Fasting for Darfur

Ruth Messinger, president of American Jewish World Service, is fasting on June 15 and 16 (today and tomorrow) to raise awareness about the dire conditions in Darfur. Her fast is part of the Darfur Fast for Life “fasting chain” – successive two-day blocks of fasting by activists, entertainers and political figures.

Messinger has invited AJWS members and others to join her in her fast.

“A person can suffer no greater indignity than not being able to feed his or her children or prevent dehydration that is often deadly,” Messinger said in a videotaped message.

I grew up with what seemed like nightly stories about famine in Africa — always broadcast on the evening news while my family was eating dinner. I was in 9th grade when “Do They Know It’s Christmas?” and “We Are the World” were released. I’m sad to say that part of me has learned to accept this kind of human suffering as a simple fact of life.

However, scientists and other experts are warning that conditions like those found in Darfur may easily become more commonplace if global warming continues to escalate. Drought and famine may become a way of life for far too many of us — though, really, should it be a way of life for anyone?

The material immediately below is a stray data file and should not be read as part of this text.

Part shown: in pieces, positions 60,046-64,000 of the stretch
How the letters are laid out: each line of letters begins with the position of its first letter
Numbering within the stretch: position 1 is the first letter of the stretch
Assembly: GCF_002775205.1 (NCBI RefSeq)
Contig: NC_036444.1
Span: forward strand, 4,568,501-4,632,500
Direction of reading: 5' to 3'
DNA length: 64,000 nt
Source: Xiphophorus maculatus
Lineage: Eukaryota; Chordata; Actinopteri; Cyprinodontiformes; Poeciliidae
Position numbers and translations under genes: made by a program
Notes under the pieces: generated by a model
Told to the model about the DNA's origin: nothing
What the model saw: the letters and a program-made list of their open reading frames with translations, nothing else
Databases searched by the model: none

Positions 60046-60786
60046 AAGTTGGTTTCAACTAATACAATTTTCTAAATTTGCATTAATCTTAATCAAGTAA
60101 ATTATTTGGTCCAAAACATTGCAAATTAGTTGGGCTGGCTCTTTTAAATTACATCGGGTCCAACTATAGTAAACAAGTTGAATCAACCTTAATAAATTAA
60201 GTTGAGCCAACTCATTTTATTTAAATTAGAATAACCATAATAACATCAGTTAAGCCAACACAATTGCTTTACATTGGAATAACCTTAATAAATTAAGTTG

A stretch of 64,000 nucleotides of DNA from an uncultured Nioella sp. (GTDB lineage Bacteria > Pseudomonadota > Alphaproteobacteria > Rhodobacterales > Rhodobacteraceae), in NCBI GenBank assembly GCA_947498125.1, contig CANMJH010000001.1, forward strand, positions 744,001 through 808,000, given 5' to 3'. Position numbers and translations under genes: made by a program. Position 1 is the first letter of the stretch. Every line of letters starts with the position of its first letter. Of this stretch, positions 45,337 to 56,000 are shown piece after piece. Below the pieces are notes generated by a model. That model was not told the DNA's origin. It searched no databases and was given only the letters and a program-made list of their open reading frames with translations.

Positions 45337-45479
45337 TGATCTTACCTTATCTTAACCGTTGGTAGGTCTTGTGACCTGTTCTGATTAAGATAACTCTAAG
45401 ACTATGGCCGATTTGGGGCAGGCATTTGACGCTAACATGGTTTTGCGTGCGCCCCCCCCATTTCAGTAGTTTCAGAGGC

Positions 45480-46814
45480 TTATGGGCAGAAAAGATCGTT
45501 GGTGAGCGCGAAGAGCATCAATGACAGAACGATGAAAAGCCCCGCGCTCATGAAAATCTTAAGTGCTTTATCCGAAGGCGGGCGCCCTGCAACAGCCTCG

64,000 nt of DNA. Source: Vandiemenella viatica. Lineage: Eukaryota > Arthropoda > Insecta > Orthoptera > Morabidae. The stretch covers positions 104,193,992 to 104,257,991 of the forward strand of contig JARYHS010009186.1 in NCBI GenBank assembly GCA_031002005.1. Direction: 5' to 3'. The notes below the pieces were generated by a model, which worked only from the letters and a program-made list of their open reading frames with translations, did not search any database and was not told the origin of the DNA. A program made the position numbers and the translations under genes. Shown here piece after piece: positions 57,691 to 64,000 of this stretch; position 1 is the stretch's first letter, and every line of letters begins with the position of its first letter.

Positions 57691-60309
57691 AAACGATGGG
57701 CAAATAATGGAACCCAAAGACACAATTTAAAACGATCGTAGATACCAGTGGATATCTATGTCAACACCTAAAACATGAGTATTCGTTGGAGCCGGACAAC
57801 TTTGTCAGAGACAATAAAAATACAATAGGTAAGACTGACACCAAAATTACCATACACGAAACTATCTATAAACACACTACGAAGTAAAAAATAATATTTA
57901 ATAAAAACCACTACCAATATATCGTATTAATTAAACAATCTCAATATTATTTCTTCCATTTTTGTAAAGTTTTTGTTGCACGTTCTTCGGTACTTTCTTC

Fasting is difficult. Hunger impacts our higher thinking and compromises learning and productivity. And, as Messinger points out, hunger has a demoralizing affect as well, deflating our hopes day after day for a better future.

Those like Messinger who are choosing to fast in a protest of compassionate solidarity with Darfur are hoping that the temporary hunger and discomfort of fasting will teach us to listen, and to act. I hope so — compassion and heart-felt action are too often lacking in this world. But such fasting may teach us something else — what life could be like for many, many more of us, if we don’t get our acts together and start working more effectively with the planet, rather than against it.

(If you don’t know where Darfur is, you’re likely not alone. Many Westerners struggle with African geography. Darfur is in Western Sudan — on the northeast coast of Africa. Sudan is a large country bounded by Egypt, Eritrea, Ethiopia, Kenya, Uganda, the Democratic Republic of Congo, Central African Republic, Chad and Libya.

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